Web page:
The Jaipur unit is just the second in Rajasthan state, with the
first established in Udaipur last
Police in neighboring Uttar
Pradesh have come under fire for
their controversial approach to
combat sex-related crimes in the
notoriously lawless state.
There officers, including
women, patrolling in so-called
“anti-Romeo squads” have been
accused of harassing unmarried
and interfaith couples in an effort
to enforce a moral code reflecting
Shekhawat said no such methods would be adopted under her
“We have seen a very good
impact and positive results wherever our teams are on patrol,”
“It is having a preventive
effect. It is restoring the faith of
the public in the police which is a
must for maintaining law and
Men are taking note, too.
“It’s a very good move. When
a man gets rounded up by these
women, others will automatically
feel the heat. They will have to
mend their ways,” said Jaipur
resident Ram Lal Gujar.
Jaipur’s Women Police Force Take Charge
The force is female — India’s women cops take a stand
Women constables from Jaipur’s first lady police patrol unit being flagged off from Police Commissionerate on May 1 in Jaipur.
By a Staff Writer
rundhati Roy’s celebrat-
ed return to fiction after
a 20-year hiatus could
earn her a second Man Booker
Prize, after it was longlisted for
the esteemed literary award.
Roy’s “Ministry of Utmost
Happiness” is among the 13 on
the list announced July 26.
If Roy wins the £50,000
Man Booker Prize — the U.S.
equivalent of a little less than
$75,000 — she will be the
fourth double-winner of the
award. Her debut novel “The
God of Small Things,” won the
coveted award in 1997. Only
three other writers —
Australian Peter Carey, British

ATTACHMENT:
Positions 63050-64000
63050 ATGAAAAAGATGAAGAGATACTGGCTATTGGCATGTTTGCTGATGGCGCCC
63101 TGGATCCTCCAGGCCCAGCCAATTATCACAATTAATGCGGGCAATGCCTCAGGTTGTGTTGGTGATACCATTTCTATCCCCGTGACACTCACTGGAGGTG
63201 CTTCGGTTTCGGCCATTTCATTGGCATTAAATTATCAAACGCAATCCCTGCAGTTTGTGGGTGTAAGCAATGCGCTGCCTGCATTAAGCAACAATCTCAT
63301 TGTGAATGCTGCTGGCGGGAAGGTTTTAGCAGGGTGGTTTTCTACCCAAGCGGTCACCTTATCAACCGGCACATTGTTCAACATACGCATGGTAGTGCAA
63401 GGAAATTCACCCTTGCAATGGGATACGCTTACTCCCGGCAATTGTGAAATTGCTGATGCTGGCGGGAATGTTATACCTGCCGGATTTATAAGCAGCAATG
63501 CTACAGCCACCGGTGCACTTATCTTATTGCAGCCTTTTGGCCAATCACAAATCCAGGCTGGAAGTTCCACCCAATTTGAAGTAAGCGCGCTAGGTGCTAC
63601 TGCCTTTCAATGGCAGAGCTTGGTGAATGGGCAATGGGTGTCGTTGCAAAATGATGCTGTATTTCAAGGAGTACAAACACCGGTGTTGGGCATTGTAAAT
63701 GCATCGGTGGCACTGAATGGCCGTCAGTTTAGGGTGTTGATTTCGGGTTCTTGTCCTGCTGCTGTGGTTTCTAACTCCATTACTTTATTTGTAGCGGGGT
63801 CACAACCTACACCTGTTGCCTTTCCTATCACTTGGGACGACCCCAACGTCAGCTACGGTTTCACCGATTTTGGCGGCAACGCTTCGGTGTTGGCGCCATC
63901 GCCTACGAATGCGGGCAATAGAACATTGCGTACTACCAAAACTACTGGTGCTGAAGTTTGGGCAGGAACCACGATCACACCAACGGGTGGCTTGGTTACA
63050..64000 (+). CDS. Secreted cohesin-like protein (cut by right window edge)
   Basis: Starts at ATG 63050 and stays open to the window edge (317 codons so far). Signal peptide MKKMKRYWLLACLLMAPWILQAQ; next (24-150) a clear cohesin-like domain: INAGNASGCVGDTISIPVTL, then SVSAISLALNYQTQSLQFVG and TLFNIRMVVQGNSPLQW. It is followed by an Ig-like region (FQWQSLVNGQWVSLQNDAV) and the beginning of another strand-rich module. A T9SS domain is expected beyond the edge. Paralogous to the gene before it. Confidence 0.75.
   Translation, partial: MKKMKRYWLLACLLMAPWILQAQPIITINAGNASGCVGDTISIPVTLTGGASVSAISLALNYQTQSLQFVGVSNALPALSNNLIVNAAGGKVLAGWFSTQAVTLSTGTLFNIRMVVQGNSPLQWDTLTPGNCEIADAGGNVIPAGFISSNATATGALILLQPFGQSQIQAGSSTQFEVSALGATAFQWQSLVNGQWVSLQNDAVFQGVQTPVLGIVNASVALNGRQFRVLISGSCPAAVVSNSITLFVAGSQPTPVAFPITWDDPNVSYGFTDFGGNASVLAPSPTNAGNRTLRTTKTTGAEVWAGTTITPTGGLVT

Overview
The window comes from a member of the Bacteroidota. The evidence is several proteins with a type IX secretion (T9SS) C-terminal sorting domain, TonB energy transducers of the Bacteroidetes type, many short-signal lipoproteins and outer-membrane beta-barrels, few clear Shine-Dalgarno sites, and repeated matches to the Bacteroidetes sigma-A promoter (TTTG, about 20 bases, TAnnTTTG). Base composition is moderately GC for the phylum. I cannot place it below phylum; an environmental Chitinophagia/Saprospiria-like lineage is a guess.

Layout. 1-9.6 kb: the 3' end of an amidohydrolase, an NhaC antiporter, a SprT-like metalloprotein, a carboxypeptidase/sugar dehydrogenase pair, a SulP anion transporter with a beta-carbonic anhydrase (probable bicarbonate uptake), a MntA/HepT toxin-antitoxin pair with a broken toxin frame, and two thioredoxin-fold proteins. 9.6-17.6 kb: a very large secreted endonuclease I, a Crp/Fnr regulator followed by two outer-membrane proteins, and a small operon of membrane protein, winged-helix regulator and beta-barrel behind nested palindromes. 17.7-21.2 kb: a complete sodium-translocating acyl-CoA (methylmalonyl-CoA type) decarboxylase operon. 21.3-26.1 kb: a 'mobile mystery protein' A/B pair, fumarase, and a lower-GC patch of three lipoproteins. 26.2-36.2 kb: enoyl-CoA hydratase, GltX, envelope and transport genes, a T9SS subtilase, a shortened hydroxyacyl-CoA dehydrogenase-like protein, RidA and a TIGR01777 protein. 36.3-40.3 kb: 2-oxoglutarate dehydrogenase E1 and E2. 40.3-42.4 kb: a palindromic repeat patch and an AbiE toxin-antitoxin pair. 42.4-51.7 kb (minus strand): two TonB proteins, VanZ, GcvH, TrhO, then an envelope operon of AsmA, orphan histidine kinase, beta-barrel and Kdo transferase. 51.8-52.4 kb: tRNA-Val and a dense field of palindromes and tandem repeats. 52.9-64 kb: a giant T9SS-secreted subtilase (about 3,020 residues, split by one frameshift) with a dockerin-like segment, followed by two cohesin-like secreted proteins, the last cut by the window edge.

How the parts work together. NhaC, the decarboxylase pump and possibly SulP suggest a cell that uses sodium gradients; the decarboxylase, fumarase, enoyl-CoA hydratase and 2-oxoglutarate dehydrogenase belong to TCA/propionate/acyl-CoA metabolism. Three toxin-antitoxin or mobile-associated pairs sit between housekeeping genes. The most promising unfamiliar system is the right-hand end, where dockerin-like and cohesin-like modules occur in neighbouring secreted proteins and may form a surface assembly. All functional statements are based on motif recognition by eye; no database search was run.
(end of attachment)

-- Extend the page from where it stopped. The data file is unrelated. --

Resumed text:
author Hilary Mantel and
South African-born John
Maxwell “J. M.” Coetze — have
won the prize twice.
Also on the longlist are novels by two Pakistani-British
authors - “Home Fire” by
Kamila Shamsie and “Exit
West” by Mohsin Hamid.
The list was chosen from
144 submissions published in
the UK between Oct. 1, 2016
and Sept. 30, 2017. The Man
Booker Prize for Fiction, first
awarded in 1969, is open to
writers of any nationality,
writing in English and published in the UK.
The shortlist of six books
will be announced Sept. 13.
The shortlisted authors each
receive £ 2,500 — the U.S.
equivalent of about $3,300 -
and a specially bound edition
of their book.
The winner will be revealed
on Oct. 17 in London’s
Guildhall at a black-tie dinner,
the Man Booker website said.
Roy is Man Booker Contender Again
‘Ministry of Utmost Happiness’ on longlist for prize
our ability to enhance access and
opportunity for the last person
and the last girl-child from an
under-privileged family, if I may
put it so, in the last house in the
last village. This must include a
quick and affordable justice
Kovind said people needed “to
sculpt a robust, high growth
economy, an educated, ethical
and shared community, and an
egalitarian society, as envisioned
by Mahatma Gandhi and Deen
“These are integral to our
sense of humanism. This is the
India of our dreams, an India that
will provide equality of opportunities. This will be the India of
the 21st century,” he said, in an
apparent reference to
Upadhyay’s principle of integral